Despite suggestions that Moscow’s preoccupation in Ukraine might necessitate a reprioritisation of resources, or at least diminish its practical ability to focus on other parts of its foreign policy, there has been no significant movement in Russia’s posture or engagement in the Middle East. There has been no large-scale withdrawal of Russian military or Wagner Group forces from Syria or Libya, nor any massive doubling down on efforts to push against Western interests. Instead of sea changes, there have been subtle shifts in emphasis.

Perhaps most evidently, Russia has given up all pretence of being a constructive partner in resolving key conflicts and disputes in the region, particularly over issues that are of interest to the West, such as the Iran nuclear programme. For the past 10 years, and until February 2022, Russia played a positive role in negotiations over the latter. It was instrumental in getting the 2015 Iran nuclear deal – also known as the Joint Comprehensive Plan of Action (JCPOA) – over the line, and repeatedly smoothed over moments of heightened tension between the US and Iran during attempts to revive the agreement in 2020 and 2021.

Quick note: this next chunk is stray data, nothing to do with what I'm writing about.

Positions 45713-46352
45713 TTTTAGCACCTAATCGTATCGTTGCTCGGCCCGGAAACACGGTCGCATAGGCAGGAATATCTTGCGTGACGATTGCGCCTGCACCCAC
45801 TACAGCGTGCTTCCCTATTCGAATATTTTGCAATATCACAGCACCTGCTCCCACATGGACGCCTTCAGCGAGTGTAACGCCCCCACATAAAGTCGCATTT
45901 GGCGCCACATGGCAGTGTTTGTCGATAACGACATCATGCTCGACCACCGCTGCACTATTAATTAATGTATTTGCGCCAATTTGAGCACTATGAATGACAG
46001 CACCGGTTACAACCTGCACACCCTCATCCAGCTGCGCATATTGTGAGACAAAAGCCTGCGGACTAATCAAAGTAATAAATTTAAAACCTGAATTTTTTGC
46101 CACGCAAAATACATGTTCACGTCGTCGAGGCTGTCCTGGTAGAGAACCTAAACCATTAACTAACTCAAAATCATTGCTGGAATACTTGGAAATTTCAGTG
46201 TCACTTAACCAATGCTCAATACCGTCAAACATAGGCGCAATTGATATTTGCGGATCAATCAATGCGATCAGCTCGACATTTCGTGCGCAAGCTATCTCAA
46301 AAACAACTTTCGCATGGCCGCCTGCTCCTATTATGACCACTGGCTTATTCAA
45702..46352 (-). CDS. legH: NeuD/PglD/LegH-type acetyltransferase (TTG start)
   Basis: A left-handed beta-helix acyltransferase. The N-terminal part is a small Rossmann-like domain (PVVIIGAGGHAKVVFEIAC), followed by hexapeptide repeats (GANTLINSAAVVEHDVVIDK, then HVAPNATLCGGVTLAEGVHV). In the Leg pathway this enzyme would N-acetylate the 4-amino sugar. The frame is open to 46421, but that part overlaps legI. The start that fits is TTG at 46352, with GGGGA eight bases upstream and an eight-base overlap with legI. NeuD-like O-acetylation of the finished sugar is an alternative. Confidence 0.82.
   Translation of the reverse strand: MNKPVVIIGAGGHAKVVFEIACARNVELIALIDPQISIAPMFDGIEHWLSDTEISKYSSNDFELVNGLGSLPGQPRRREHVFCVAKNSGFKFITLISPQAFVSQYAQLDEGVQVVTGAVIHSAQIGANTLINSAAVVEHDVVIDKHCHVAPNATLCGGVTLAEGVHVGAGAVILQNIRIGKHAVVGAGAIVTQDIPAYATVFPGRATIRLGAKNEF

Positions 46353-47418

But this has changed. In March 2022, Russia effectively derailed one of the last chances to restore the JCPOA, insisting that it could only support a deal with Iran if there was some easing of the sanctions introduced against Russia by the West over the Ukraine war. In Libya, too, Russia has adopted a non-constructive position. Insisting that it must have a seat at the table in any efforts to resolve Libya’s political crisis, it is doing little to contribute to a solution. Instead, its presence in the country via the Wagner Group gives Russia a degree of leverage to prevent any outcomes adverse to its interests or too favourable to the West.

Russia’s overall position in the Middle East is one that does not support instability, but remains quietly confident that any instability that does exist – or may occur – would have a greater impact for the West than Russia.

Individuals and Institutions